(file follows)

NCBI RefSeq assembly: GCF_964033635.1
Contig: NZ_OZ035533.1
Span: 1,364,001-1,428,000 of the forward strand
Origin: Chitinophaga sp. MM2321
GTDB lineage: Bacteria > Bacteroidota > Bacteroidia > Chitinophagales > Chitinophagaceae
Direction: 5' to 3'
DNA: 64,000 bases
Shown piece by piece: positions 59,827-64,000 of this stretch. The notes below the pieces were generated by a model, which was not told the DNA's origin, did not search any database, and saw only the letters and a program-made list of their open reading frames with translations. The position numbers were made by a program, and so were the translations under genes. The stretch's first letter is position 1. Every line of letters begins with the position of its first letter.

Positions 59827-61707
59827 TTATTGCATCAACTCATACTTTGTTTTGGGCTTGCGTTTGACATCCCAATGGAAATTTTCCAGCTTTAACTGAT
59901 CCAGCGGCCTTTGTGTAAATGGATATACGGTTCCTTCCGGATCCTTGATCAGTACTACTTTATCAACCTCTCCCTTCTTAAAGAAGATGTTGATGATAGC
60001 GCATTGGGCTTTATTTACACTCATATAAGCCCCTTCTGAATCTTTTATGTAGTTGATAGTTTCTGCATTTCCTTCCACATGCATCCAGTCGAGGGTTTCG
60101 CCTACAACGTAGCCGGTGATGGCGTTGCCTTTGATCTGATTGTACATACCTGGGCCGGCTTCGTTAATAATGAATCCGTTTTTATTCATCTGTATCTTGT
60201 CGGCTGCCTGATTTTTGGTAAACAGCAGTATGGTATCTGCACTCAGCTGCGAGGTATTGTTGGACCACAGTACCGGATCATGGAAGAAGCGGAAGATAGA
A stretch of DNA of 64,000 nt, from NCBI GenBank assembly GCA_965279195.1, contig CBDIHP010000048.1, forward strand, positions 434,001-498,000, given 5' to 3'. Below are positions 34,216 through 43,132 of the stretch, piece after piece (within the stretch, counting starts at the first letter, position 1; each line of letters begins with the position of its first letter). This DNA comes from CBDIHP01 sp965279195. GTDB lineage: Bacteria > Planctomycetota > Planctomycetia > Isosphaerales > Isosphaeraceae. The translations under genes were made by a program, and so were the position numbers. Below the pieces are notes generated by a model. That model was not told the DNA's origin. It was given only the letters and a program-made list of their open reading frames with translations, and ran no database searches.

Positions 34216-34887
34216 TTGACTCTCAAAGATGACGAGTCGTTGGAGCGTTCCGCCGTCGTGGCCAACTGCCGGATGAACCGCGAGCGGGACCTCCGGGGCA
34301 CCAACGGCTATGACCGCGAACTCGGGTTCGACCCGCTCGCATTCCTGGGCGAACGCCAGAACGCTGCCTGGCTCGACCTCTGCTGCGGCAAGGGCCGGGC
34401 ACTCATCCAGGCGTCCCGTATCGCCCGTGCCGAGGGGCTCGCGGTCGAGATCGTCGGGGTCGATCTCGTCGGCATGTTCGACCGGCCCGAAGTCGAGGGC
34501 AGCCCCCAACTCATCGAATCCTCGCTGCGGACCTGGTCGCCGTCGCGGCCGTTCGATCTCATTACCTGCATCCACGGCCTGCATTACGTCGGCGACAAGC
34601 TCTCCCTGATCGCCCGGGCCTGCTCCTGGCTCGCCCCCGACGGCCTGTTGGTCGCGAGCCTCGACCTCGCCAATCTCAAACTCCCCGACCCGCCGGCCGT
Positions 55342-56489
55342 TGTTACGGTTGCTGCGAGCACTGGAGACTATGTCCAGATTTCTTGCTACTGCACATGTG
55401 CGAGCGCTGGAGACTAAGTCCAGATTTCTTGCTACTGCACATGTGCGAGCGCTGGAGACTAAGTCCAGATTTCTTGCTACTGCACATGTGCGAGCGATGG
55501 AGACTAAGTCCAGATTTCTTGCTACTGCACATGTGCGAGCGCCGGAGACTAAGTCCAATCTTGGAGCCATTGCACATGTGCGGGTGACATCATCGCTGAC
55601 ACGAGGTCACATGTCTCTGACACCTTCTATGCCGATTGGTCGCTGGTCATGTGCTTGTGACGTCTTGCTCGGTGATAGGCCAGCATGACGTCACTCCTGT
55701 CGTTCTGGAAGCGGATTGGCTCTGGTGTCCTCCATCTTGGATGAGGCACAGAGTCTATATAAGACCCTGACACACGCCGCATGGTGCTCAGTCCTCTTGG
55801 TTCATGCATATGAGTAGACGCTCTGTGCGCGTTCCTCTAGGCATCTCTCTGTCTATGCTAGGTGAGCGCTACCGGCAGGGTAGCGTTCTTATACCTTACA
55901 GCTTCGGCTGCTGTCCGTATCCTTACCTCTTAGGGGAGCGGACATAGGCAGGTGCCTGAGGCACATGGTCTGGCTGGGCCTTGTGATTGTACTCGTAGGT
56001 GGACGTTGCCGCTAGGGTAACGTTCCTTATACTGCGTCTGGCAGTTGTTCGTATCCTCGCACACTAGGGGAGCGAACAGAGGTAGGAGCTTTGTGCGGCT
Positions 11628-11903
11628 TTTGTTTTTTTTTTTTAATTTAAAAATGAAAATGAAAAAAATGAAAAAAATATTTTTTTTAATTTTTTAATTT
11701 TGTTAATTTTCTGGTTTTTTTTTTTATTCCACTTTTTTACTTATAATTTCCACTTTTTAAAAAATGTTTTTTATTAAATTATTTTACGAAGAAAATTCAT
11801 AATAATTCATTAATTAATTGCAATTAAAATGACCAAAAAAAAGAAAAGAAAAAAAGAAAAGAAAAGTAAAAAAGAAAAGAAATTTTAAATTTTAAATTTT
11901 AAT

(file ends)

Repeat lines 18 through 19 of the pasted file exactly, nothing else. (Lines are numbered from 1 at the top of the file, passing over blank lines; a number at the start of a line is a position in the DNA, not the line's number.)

34301 CCAACGGCTATGACCGCGAACTCGGGTTCGACCCGCTCGCATTCCTGGGCGAACGCCAGAACGCTGCCTGGCTCGACCTCTGCTGCGGCAAGGGCCGGGC
34401 ACTCATCCAGGCGTCCCGTATCGCCCGTGCCGAGGGGCTCGCGGTCGAGATCGTCGGGGTCGATCTCGTCGGCATGTTCGACCGGCCCGAAGTCGAGGGC